Typing this, I can feel the anxiety building again.

He guzzled the formula.

My midwife arrived and weighed him. He'd lost 13% in 3 days. Babies are expected to lose weight, but not that much: 10% in 10 days, usually. She sent us to the hospital, and this is where my friend came in really useful. She's a trainee nurse and she's had 2 children, so she understood how sleep deprived we were, she knew some of the answers to the questions the staff asked us, and knew how to translate their questions and our answers where she didn't know. They wanted to take some blood, at one point, and she asked questions of the phlebotomist who let her assist, which I think helped me stay calm.

He was jaundiced, nearly enough to need a sun lamp but not quite. Part of me wanted them to put him under anyway, to make him safe, but I was too sleep deprived to know how to ask for that. I can see why it's a torture technique: I was very compliant. They admitted him to the children's ward for the night - I was distraught. I've never stayed in hospital before and it seemed frightening, especially to be away from Al.

Whose mother phoned when we were on the ward. She'd popped over to drop things off at ours and seen the bottle and sterilising set up we'd used, and yelled down the phone at me about how wrong it all was. I wanted to hang up, but, shaking, let her tell me off. After, I told Al she needed to back off, that I was fragile and needed handling with care and gentleness and she is not gentle. It's the first time I've stood up for myself like that and it felt strange, but I knew I had to for Ziggy's sake. "She's just worried. She's just trying to help. She just wants to help" was the refrain I would then hear from Al and, moreso, from his sister, which at least reassured me he had spoken to her but wasn't what I needed to hear, because, quite frankly, I didn't care what her intentions were so much as the effect. I felt that if she actually wanted to help, she could ask what would be helpful, and she could try to remember how overwhelming those first few days, weeks are. I still don't really understand why I'm the one who was expected to compromise at that time. On the plus side, my stepmum had had even worse problems with her in-laws and was amazing as a result. I hope to follow her example should I be lucky enough to become a grandparent.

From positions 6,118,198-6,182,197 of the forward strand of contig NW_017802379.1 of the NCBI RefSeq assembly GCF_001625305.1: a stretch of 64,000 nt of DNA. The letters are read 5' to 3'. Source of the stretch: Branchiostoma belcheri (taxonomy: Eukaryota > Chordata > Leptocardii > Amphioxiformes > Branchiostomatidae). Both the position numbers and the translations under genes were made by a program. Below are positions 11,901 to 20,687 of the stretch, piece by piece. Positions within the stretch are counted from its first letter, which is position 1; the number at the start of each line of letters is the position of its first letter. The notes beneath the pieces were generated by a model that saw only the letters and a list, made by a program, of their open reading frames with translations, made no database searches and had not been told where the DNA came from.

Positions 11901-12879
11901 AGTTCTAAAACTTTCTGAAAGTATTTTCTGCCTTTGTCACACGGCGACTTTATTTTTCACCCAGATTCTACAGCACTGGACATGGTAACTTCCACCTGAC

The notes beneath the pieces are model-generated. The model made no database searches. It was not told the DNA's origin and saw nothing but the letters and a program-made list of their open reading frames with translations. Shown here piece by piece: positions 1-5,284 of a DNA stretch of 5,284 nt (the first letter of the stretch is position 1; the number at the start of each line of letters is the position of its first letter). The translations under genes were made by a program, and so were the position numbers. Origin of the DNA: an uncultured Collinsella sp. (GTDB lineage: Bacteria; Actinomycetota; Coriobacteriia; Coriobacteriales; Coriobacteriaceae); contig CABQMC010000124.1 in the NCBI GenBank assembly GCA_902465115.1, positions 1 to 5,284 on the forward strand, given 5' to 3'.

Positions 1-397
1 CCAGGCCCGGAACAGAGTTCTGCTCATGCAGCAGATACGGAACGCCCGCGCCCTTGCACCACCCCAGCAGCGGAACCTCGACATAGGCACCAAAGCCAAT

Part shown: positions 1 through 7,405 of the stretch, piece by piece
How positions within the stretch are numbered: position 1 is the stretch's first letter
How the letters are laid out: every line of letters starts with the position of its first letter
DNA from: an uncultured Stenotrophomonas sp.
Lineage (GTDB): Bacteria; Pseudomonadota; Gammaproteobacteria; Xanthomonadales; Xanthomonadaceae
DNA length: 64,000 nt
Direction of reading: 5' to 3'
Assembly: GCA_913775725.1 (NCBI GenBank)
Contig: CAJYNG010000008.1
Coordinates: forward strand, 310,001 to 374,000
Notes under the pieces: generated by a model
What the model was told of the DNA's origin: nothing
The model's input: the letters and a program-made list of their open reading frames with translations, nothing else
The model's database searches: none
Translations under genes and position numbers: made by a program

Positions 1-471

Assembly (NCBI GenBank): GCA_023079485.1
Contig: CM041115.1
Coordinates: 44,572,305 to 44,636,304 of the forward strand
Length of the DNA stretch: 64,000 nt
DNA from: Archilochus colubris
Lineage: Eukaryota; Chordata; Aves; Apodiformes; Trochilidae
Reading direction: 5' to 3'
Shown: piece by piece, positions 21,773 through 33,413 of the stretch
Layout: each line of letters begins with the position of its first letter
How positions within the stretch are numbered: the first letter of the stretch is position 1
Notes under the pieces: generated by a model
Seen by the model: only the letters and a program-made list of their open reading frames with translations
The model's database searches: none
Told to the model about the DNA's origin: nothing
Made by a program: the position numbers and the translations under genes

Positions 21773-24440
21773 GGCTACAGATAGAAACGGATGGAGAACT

It frustrates me to be so critical of Husbit's mother, but she's done a lot of emotional damage.

The hospital stay ended up being two nights and being really valuable. I managed some sleep - letting them take him from me for a few hours the first night was one of the hardest things I've ever done, but I knew I had to or I wouldn't cope. A wonderful, kind auxilliary nurse by the name of Lol sat with us for 2 days until he and I had a much better idea how to feed. She warned me about the day 5 emotional crash. We were discharged with instructions to feed every 2 hours, starting by offering expressed milk, then breast, then topping up with formula. This was exhausting, and after an unknown number of days (every a blur by then), my midwife moved it to every 3 hours overnight. Gradually, my milk came in and he started to throw up the formula until eventually he was 100% breastfed. It was an incredible feeling, and now I take it for granted.